“Should I lift the tip of my tongue to the roof of my mouth?” Gina asked.
“Why would you do that?” I asked.
“Because that’s what I learned from another qigong teacher,” she said.
“Yes, but WHY?” I asked. “Why did she tell you to do it, and why are you doing it now?”
Gina stared at me, blinking.
“I just thought that’s what you’re supposed to do in qigong,” she said.
I see this all the time with students. There’s a ton of confusion about the tongue in qigong. (Hey, that rhymes!)
In this article, I’ll explain why some qigong teachers tell you to lift the tongue.
I’ll also make a strong argument for why you might want to stop.
Asking Questions: A Modern Innovation
When I teach, I not only allow students to ask questions, but encourage them to do so.
Like most modern educators, I know that this is an essential part of good teaching.
But that’s not the traditional way of teaching qigong. Not even close.
Throughout most of the history of qigong and tai chi, students probably asked very few questions.
Let’s imagine that a student is learning qigong in China roughly 200 years ago.
And let’s imagine that the Sifu (or teacher) tells the student to lift the tip of the tongue to touch the roof of her mouth.
“Sifu, why do we lift the tongue like this?” the student asks.
The student would probably receive one of the following answers from her Sifu:
- “Because I said so!”
- Silence, followed by a lightning-fast whack from the Sifu’s walking stick.
To the modern teacher, this probably seems like terrible pedagogy. And it certainly would be today in the West.
But we shouldn’t be so quick to judge masters who taught like this.
Past masters in China wanted to encourage their students to answer their own questions through practice, rather than through intellectualization.
They were also teaching in a totally different setting — one where secrecy was the norm, and the goals of practice were significantly different.
As times changed, so did the way that questions were asked and answered.
A 20th Century Answer
As qigong and tai chi migrated to the West, traditional teachers quickly realized that they couldn’t teach the old way.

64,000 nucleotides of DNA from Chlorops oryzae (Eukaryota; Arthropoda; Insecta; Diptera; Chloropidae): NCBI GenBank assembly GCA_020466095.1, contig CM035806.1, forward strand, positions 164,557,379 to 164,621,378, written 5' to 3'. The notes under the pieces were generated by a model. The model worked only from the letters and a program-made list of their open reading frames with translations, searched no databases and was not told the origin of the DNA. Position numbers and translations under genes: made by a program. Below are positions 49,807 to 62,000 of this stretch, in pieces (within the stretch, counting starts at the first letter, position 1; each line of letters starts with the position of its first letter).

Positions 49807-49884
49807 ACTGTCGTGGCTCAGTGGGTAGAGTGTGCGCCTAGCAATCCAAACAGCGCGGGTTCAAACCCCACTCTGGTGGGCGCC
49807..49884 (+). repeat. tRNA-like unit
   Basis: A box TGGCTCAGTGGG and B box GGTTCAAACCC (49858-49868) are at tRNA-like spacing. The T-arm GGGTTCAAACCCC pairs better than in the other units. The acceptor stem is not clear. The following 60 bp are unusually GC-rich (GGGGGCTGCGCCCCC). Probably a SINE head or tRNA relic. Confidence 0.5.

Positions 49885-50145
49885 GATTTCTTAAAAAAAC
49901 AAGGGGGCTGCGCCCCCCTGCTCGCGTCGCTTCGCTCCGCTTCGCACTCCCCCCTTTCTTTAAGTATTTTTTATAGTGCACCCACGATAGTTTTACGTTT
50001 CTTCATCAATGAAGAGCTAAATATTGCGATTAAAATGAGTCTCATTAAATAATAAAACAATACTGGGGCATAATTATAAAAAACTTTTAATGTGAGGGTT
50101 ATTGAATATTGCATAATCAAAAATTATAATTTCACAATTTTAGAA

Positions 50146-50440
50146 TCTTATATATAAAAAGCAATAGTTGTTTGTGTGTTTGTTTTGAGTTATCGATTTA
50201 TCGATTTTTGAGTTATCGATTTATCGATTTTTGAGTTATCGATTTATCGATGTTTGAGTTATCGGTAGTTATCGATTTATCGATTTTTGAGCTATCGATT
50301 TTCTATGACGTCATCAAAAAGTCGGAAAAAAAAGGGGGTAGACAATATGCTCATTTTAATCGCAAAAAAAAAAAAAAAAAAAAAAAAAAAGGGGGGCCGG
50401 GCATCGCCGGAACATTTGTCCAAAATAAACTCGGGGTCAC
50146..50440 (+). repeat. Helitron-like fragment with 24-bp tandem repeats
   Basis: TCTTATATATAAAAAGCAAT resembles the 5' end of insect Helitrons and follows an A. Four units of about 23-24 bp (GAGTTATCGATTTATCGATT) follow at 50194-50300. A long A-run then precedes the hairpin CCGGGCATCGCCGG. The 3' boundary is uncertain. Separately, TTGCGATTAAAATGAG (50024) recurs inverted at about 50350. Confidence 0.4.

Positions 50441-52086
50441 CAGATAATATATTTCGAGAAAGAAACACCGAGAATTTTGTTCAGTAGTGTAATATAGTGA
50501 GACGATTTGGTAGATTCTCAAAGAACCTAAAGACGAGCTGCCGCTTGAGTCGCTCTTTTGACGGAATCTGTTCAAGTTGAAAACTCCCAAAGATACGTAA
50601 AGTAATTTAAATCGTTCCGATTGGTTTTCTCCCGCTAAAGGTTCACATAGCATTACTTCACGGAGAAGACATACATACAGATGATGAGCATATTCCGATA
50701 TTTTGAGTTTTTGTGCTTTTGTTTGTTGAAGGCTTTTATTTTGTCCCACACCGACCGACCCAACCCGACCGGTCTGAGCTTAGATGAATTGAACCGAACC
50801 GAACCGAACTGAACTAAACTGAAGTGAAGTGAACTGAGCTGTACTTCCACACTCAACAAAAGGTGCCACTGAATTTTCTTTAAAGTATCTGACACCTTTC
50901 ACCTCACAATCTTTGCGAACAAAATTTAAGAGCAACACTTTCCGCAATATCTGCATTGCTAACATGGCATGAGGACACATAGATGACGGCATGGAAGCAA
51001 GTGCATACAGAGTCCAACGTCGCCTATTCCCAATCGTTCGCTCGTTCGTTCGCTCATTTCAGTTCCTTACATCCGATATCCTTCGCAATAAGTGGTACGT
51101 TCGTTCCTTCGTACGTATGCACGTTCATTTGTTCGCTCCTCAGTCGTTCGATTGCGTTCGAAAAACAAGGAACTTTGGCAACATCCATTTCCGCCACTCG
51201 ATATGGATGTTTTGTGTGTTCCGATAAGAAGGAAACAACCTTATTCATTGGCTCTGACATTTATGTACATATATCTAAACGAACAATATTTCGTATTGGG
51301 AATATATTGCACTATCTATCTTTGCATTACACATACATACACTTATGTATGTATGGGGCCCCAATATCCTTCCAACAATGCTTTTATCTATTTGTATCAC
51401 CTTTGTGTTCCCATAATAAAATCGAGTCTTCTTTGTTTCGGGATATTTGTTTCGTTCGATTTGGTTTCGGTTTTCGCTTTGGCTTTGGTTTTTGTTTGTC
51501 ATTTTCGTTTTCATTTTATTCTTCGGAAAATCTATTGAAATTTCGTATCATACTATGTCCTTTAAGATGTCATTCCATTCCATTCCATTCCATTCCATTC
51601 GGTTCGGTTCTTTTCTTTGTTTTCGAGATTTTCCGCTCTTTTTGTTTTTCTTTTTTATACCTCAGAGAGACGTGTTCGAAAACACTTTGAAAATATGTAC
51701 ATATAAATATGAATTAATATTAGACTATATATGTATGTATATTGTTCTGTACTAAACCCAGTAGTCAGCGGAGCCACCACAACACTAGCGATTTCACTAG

So they did what humans do best: they adapted.
For example, let’s imagine a student learning qigong in the US in the 1970s.
And let’s imagine that, just like the example above, the Sifu tells her to lift the tip of the tongue to touch the roof of her mouth.
“Sifu, why do we lift the tongue like this?” the student asks.
Since the Sifu can’t give the student a good whack for an answer, and since “because I said so,” probably wouldn’t cut it either, she opts for a curt answer instead:
“Because it connects the ren mai and du mai,” she responds. Then she walks away, preventing further questions.
A 21st Century Answer
Now let’s imagine a modern, 21st century student learning from a Western teacher.
And let’s imagine that, just like the 2 examples above, the Sifu tells her to lift the tip of the tongue to touch the roof of her mouth.
“Sifu, why do we lift the tongue like this?” the student asks.
This time, the Sifu responds as follows:
“Lifting the tongue to the roof of the mouth connects the Ren Mai (which runs from the chin down the centerline to the perineum) to the Du Mai (which runs from the perineum up the centerline of the back, around the head, and down to the upper lip), which is one of the steps toward opening an energy circuit called the Small Universe, sometimes called the Microcosmic Orbit, or Xiao Zhou Tian in Chinese.”
That’s a pretty thorough answer! But is it helpful?
Meh. Not really.
It’s interesting enough, and it will probably satisfy the Western mind.
But what we really need is a follow-up question.
“Sifu, why am I practicing the Small Universe?”
Now we’re getting somewhere!
Why Practice the Small Universe?
The Small Universe (小周天) is one of the oldest qigong techniques known.
A text dating back to 300 B.C. called The Circulating Qi Inscription (Xing Qi Ming, 行氣銘) describes the technique almost exactly the way it is practiced today.
But what is it, and why would anyone want to practice it?
It’s a powerful qigong method that transforms and “mixes” the energies of the human body in a way that is exceedingly useful for both martial artists and spiritualists.
For martial artists, the Small Universe will give you more power and more stamina.
For spiritualists, the Small Universe will help to refine your energy in a way that will make spiritual experiences more frequent and more intense.
Sounds good, right?
Not so fast.
The Small Universe isn’t just ancient; it’s also advanced.
In addition to asking WHY we should practice the Small Universe, we should also be asking WHEN.